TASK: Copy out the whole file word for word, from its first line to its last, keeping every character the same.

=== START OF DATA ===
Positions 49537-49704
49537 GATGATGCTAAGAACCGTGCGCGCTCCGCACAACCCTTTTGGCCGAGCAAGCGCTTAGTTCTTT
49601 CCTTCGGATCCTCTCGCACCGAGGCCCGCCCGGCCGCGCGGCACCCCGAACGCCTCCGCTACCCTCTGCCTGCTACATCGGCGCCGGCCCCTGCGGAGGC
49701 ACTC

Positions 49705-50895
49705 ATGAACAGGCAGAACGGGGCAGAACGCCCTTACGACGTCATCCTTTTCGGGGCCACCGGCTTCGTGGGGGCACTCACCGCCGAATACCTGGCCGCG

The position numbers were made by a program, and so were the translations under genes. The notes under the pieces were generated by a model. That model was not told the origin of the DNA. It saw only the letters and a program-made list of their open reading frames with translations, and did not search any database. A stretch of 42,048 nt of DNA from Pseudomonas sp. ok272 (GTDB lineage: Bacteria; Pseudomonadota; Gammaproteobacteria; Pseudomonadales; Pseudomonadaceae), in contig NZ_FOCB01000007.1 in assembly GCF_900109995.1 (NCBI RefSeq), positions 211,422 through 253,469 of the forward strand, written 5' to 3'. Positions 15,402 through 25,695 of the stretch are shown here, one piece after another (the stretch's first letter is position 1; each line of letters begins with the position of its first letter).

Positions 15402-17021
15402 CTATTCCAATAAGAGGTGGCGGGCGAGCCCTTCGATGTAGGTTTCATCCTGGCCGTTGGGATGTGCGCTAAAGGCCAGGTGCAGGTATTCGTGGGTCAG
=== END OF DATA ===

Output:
Positions 49537-49704
49537 GATGATGCTAAGAACCGTGCGCGCTCCGCACAACCCTTTTGGCCGAGCAAGCGCTTAGTTCTTT
49601 CCTTCGGATCCTCTCGCACCGAGGCCCGCCCGGCCGCGCGGCACCCCGAACGCCTCCGCTACCCTCTGCCTGCTACATCGGCGCCGGCCCCTGCGGAGGC
49701 ACTC

Positions 49705-50895
49705 ATGAACAGGCAGAACGGGGCAGAACGCCCTTACGACGTCATCCTTTTCGGGGCCACCGGCTTCGTGGGGGCACTCACCGCCGAATACCTGGCCGCG

The position numbers were made by a program, and so were the translations under genes. The notes under the pieces were generated by a model. That model was not told the origin of the DNA. It saw only the letters and a program-made list of their open reading frames with translations, and did not search any database. A stretch of 42,048 nt of DNA from Pseudomonas sp. ok272 (GTDB lineage: Bacteria; Pseudomonadota; Gammaproteobacteria; Pseudomonadales; Pseudomonadaceae), in contig NZ_FOCB01000007.1 in assembly GCF_900109995.1 (NCBI RefSeq), positions 211,422 through 253,469 of the forward strand, written 5' to 3'. Positions 15,402 through 25,695 of the stretch are shown here, one piece after another (the stretch's first letter is position 1; each line of letters begins with the position of its first letter).

Positions 15402-17021
15402 CTATTCCAATAAGAGGTGGCGGGCGAGCCCTTCGATGTAGGTTTCATCCTGGCCGTTGGGATGTGCGCTAAAGGCCAGGTGCAGGTATTCGTGGGTCAG